Royal expedition gets first Everest climbing permit after year-long closure
Kathmandu, Mar 26 (efe-epa).- The royal expedition led by a prince of Bahrain on Friday received the first official permit to climb Mt Everest since the closure of the world’s highest summit – measuring 8,848.86 meters – last year due to the pandemic.
The 16-member team led by Prince Mohamed Hamad Mohamed al-Khalifa on Friday received the climbing permit after competing the requirement of observing seven-day quarantine, tourism department director Mira Acharya told EFE.
The expedition had to comply with the mandatory isolation period even as Nepali authorities on Thursday withdrew the requirement.
The team is expected to head to the Everest base camp from Kathmandu next week.
The team lead by al-Khalifa had arrived in Nepal on Mar. 15 amid controversy, as they had brought an consignment of 2,000 Covid-19 vaccines meant for donation, supposedly without the permission of Nepali authorities.
Moreover, at first it was claimed that the vaccines were those of AstraZeneca, but after authorities seized the consignment, it was found that it included 2,000 doses of CoronaVac, developed by Chinese lab Sinovac and not approved in Nepal.
On Friday the prince refused to comment on the vaccine controversy and simply said he was happy to be at the verge of fulfilling his dream of climbing the world’s highest mountain.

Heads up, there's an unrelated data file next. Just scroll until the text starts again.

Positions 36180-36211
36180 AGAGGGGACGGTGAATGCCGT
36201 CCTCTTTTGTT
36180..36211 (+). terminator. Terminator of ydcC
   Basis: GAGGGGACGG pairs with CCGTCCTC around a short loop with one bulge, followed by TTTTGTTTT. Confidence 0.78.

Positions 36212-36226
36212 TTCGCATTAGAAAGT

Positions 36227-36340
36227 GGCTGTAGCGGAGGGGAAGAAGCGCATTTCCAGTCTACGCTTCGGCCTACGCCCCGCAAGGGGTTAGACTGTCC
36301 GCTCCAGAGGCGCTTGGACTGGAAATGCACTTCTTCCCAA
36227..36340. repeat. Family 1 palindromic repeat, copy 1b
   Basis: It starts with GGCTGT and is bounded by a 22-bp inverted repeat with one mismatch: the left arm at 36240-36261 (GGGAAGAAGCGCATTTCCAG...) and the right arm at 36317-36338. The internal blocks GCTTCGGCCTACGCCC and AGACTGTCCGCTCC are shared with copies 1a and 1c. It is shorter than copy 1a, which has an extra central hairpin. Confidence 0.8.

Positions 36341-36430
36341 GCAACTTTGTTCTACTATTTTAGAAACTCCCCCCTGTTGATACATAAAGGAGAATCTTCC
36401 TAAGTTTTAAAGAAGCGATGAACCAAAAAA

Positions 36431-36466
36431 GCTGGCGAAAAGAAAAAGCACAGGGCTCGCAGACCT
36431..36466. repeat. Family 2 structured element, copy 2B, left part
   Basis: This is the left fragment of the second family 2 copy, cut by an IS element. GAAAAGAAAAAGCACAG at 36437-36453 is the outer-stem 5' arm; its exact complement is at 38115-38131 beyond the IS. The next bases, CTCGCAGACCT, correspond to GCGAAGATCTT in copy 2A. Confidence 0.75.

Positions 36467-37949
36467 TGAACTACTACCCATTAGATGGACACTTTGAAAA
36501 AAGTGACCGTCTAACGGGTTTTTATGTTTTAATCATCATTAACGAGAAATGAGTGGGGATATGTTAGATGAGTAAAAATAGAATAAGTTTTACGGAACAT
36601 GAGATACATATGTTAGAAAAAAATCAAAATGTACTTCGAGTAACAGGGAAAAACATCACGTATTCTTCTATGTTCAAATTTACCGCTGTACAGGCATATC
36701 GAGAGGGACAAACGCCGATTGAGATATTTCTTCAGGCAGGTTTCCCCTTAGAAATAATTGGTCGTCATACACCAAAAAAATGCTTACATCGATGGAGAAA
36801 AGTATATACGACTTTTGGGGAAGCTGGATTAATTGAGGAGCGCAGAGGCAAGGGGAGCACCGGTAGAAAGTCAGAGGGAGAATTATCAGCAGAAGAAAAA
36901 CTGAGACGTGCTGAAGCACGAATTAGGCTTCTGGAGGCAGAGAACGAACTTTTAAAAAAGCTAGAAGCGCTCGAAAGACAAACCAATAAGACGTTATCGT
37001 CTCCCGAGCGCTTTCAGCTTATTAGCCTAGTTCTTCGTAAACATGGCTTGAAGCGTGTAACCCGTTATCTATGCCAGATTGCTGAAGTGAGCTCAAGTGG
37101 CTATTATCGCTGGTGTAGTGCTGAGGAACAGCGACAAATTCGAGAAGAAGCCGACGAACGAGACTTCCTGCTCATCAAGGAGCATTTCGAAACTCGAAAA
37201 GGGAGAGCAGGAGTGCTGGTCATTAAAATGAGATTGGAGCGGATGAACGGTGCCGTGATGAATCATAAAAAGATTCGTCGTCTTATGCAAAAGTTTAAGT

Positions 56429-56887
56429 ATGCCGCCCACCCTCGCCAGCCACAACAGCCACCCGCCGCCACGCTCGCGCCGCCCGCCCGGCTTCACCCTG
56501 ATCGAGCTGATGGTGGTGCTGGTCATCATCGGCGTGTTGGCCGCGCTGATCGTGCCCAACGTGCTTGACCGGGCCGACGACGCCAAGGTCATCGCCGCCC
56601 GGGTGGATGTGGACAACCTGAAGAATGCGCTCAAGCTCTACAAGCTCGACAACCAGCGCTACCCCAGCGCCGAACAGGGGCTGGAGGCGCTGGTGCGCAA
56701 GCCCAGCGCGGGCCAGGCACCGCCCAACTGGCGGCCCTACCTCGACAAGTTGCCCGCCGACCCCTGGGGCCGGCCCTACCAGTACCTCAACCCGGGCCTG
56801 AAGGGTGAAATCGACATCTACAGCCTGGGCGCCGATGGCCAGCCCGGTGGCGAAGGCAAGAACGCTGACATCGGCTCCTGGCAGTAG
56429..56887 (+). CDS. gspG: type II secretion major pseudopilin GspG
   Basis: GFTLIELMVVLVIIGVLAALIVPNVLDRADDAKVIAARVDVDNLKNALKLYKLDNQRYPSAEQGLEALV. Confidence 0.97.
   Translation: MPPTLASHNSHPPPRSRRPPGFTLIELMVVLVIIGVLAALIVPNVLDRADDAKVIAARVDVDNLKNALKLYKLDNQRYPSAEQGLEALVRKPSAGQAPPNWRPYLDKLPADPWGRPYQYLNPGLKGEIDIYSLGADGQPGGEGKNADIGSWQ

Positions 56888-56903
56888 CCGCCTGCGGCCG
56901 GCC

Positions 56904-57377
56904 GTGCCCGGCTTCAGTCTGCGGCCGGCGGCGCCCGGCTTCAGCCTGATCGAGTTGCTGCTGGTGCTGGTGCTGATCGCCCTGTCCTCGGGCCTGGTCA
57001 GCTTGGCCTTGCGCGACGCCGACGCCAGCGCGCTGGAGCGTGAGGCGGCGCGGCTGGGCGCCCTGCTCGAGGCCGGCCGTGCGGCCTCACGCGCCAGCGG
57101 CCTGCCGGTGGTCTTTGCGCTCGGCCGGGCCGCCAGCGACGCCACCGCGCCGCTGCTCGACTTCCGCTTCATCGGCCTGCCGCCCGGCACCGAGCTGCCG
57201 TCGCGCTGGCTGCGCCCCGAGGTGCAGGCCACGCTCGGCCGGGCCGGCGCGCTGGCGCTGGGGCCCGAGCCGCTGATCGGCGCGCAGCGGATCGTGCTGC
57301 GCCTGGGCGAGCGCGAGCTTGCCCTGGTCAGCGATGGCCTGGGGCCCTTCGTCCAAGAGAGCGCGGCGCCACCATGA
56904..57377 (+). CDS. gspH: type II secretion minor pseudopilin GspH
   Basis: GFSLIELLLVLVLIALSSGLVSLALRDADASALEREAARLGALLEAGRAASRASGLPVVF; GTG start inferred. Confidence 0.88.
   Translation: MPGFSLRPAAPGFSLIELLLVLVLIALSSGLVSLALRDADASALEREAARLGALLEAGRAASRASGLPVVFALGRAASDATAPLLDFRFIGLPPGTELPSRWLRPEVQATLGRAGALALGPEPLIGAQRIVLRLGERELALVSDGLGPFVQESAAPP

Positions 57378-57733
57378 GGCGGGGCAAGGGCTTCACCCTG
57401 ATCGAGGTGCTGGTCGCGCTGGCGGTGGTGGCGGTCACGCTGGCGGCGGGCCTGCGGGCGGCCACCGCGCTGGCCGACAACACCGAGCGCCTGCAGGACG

“Now, we are ready to climb Everest. (…) Climbing Everest and raising the Bahrain flag on the highest point of the earth is an honor to the country,” al-Khalifa, told EFE.
However, climber acknowledged that the ascent would be “extremely difficult” as people had also died in the attempt in the past, with as many as 10 mountaineers succumbing in the quest in 2019.
The expedition also includes 42 Sherpa porters.
“Sherpas are really strong. We cannot imagine climbing without them,” said the prince.
This is al-Khalifa’s second Nepal visit in recent months, after in October his expedition climbed Mt Manaslu, the world’s eighth highest peak.
The ascent, which took place two days before the official opening of the country for foreign mountaineers, came as an important economic boost for Nepal after the devastating impact of the pandemic, with the expedition paying around $1.5 million for a month-long program. EFE-EPA